Just four years ago, Sullivan was among only five counties across the state to have received a “clean” audit, meaning auditors found not a single problem. The biggest revelations in this recent audit call attention to “significant” problems in basic bookkeeping in the office of Sullivan County Trustee Susan Ramsey. In Tennessee, a county trustee is often likened to a treasurer.
The audit, however, does not indicate that any funds are missing.
Ramsey took over the office from longtime Trustee Frances Harrell, who retired in June 2018. Ramsey had won the Republican primary for that office the previous month, and because she had no opponent in the August general election, the Sullivan County Commission appointed her to fill the remainder of Harrell’s term.
“When somebody walks out of the doors after 40 years, you lose a lot of experience,” Ramsey told the Times News by telephone last week, referring to Harrell’s tenure. “It (the multiple audit findings) shouldn’t happen again.”
Ramsey, who was at home sick, said she didn’t expect the extensive findings.
“The way I see it, that’s menial compared to what it could have been,” Ramsey said. “It’s just been a huge learning curve.”
According to Ramsey’s responses to the state to problems identified by the auditors, she in part blames them on the office lacking experience after her predecessor’s departure. Ramsey has had to seek help from a person experienced in governmental accounting “to guide the department in having a structured plan for all daily accounting duties.”
According to public information available from the county’s payroll office, that help is in the form of a contract worker at a rate of $30 per hour. No cost is available at this time because no payments have been made to the contractor.
Also according to public information on file with the payroll office, the vast majority of Ramsey’s employees are holdovers from Harrell’s staff.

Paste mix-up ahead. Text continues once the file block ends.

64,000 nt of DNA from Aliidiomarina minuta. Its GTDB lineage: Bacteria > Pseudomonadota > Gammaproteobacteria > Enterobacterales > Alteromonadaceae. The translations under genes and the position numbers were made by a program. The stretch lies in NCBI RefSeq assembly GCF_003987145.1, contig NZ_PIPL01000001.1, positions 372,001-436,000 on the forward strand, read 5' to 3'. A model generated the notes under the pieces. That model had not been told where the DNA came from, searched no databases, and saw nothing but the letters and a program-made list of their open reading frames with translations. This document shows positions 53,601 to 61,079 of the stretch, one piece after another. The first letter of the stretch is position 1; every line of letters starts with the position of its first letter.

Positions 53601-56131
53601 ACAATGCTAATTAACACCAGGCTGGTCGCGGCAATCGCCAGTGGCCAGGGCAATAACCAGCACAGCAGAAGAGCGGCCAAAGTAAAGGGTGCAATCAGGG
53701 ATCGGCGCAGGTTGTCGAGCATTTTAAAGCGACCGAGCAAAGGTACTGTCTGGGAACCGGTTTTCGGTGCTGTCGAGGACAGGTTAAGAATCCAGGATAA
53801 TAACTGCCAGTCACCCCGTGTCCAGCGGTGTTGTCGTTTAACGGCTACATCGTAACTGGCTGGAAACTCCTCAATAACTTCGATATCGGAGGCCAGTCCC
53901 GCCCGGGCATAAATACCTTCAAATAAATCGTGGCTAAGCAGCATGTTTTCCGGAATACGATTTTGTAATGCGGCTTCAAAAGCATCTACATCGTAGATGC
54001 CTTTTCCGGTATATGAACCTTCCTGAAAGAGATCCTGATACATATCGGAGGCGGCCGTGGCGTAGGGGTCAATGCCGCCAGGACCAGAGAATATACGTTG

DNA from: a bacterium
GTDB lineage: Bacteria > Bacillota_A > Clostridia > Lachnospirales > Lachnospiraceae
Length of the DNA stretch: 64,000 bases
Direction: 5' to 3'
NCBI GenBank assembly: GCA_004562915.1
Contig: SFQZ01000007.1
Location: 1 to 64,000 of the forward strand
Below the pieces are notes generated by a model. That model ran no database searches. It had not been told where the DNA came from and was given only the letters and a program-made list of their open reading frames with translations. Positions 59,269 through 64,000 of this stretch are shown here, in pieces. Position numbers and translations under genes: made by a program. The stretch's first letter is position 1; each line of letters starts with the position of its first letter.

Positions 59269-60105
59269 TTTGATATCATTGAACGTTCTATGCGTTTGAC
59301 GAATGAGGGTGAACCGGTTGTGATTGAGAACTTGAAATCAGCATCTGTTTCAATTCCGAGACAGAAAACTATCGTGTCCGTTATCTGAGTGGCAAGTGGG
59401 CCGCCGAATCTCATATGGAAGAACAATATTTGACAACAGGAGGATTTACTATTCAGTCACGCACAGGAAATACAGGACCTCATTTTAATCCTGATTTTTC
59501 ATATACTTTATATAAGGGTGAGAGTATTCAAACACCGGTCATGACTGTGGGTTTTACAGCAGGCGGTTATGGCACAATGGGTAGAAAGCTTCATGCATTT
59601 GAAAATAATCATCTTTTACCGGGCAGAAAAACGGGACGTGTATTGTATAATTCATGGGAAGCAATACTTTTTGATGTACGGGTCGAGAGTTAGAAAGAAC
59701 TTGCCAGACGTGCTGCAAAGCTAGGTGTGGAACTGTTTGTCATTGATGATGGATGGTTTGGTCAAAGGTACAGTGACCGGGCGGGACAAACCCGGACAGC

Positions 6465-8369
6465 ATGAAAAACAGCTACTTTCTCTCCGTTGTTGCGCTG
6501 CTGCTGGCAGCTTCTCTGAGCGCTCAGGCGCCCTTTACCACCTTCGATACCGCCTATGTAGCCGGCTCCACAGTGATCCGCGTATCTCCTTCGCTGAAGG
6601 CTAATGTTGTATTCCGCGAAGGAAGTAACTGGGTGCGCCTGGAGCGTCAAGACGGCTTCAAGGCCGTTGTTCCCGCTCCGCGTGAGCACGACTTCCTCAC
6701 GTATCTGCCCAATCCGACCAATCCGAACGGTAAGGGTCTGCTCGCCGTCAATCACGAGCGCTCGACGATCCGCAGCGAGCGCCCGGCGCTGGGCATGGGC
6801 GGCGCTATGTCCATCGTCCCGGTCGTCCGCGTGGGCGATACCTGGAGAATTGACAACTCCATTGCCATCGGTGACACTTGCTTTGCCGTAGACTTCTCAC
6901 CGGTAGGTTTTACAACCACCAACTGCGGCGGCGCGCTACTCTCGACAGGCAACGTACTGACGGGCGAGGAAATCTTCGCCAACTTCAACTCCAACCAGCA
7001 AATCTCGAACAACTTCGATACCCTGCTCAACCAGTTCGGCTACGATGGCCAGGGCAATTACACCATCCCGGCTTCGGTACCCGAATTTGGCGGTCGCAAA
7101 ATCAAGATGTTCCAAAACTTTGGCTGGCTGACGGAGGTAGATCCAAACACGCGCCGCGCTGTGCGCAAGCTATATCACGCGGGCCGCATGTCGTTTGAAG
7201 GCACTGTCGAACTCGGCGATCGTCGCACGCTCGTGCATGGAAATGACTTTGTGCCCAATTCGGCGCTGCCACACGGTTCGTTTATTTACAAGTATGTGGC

The following are findings (in bold) and some details from the state’s audit:
The accounting records had not been properly maintained.
“Our examination revealed the following deficiencies related to the administration and maintenance of the accounting and reporting system of the Trustee’s Office,” state auditors wrote. “General ledger account balances for cash on hand, cash in bank, and investments were not reconciled accurately with actual balances and supporting statements from July 2018 through June 2019. While personnel attempted to reconcile these accounts, significant differences had not been identified and corrected.”
Ramsey’s response: “I concur with the finding. The previous official had been in office over 40 years and her knowledge and experience left the office with her. As a result, issues surfaced very shortly after taking office that have necessitated the need for staff with governmental accounting knowledge and experience to assist with accounting functions. I now have someone in place to assist and provide guidance with the day-to-day accounting operations of the office.”
The monthly trustee’s report was not completed and filed in compliance with state law
• The Trustee’s Office did not file the monthly trustee’s report with the director of accounts and budgets and the director of schools in compliance with state law, which states that on or before the 10th day in each month the trustee shall report and make settlement for all taxes collected during the preceding month.
“We noted only one instance between July 2018 and June 2019 where the monthly trustee’s report was filed with the director of accounts and budgets by the 10th day,” auditors wrote. “This deficiency was the result of a lack of management oversight.”
Ramsey’s response: “I concur with the finding. The clearing of checks and other duties have been updated to provide a faster and more accurate way of preparing monthly records that affect the trustee’s report. The office is striving to ensure that the report is accurate, printed, and delivered by the 10th of the month.”
The office had deficiencies in monthly trustee commissions
• The trustee did not pay some commissions to the county monthly. State law requires fees, including commissions, to be paid to the county monthly.
“These deficiencies are the result of a lack of management oversight,” state auditors wrote. “As a result, the county received the trustee’s commissions late and may result in improperly reported revenue.”
Ramsey’s response: “I concur with the finding. Procedures have been implemented to ensure commissions earned and taken are accurate. The software vendor was contacted, and a journal entry is now prepared at the end of each month to transfer commissions to the General Fund.”
To view the full audit online, visit https://comptroller.tn.gov/content/dam/cot/la/advanced-search/2019/county/FY19SullivanAFR.pdf.
Staff writer Rick Wagner contributed to this report.